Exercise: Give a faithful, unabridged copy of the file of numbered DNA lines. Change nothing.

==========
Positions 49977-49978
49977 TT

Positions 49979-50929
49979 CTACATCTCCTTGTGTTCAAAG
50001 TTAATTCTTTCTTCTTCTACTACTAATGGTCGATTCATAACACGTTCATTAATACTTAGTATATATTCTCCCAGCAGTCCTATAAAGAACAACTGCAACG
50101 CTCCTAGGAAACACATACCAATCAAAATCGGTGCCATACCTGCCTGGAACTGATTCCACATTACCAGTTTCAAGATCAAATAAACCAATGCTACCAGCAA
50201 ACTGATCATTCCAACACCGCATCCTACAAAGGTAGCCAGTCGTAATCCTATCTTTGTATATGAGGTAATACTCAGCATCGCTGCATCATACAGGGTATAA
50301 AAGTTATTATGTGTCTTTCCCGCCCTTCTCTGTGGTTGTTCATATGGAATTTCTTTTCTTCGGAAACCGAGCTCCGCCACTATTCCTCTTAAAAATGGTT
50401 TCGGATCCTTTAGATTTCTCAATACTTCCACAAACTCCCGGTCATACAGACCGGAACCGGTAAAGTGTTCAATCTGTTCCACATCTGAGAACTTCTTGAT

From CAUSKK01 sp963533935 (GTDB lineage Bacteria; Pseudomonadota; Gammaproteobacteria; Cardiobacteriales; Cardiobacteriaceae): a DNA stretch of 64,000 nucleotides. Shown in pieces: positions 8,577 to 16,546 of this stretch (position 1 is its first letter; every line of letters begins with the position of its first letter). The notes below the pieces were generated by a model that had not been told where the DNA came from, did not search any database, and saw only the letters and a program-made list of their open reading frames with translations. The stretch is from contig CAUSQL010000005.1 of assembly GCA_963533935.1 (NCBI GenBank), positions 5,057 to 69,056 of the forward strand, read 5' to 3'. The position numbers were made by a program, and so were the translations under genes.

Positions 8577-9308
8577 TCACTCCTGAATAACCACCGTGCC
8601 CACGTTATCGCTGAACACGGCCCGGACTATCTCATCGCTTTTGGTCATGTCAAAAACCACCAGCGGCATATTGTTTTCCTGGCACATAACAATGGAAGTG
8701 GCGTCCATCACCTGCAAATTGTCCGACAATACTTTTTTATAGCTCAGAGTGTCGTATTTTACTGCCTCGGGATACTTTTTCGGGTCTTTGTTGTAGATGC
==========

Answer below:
Positions 49977-49978
49977 TT

Positions 49979-50929
49979 CTACATCTCCTTGTGTTCAAAG
50001 TTAATTCTTTCTTCTTCTACTACTAATGGTCGATTCATAACACGTTCATTAATACTTAGTATATATTCTCCCAGCAGTCCTATAAAGAACAACTGCAACG
50101 CTCCTAGGAAACACATACCAATCAAAATCGGTGCCATACCTGCCTGGAACTGATTCCACATTACCAGTTTCAAGATCAAATAAACCAATGCTACCAGCAA
50201 ACTGATCATTCCAACACCGCATCCTACAAAGGTAGCCAGTCGTAATCCTATCTTTGTATATGAGGTAATACTCAGCATCGCTGCATCATACAGGGTATAA
50301 AAGTTATTATGTGTCTTTCCCGCCCTTCTCTGTGGTTGTTCATATGGAATTTCTTTTCTTCGGAAACCGAGCTCCGCCACTATTCCTCTTAAAAATGGTT
50401 TCGGATCCTTTAGATTTCTCAATACTTCCACAAACTCCCGGTCATACAGACCGGAACCGGTAAAGTGTTCAATCTGTTCCACATCTGAGAACTTCTTGAT

From CAUSKK01 sp963533935 (GTDB lineage Bacteria; Pseudomonadota; Gammaproteobacteria; Cardiobacteriales; Cardiobacteriaceae): a DNA stretch of 64,000 nucleotides. Shown in pieces: positions 8,577 to 16,546 of this stretch (position 1 is its first letter; every line of letters begins with the position of its first letter). The notes below the pieces were generated by a model that had not been told where the DNA came from, did not search any database, and saw only the letters and a program-made list of their open reading frames with translations. The stretch is from contig CAUSQL010000005.1 of assembly GCA_963533935.1 (NCBI GenBank), positions 5,057 to 69,056 of the forward strand, read 5' to 3'. The position numbers were made by a program, and so were the translations under genes.

Positions 8577-9308
8577 TCACTCCTGAATAACCACCGTGCC
8601 CACGTTATCGCTGAACACGGCCCGGACTATCTCATCGCTTTTGGTCATGTCAAAAACCACCAGCGGCATATTGTTTTCCTGGCACATAACAATGGAAGTG
8701 GCGTCCATCACCTGCAAATTGTCCGACAATACTTTTTTATAGCTCAGAGTGTCGTATTTTACTGCCTCGGGATACTTTTTCGGGTCTTTGTTGTAGATGC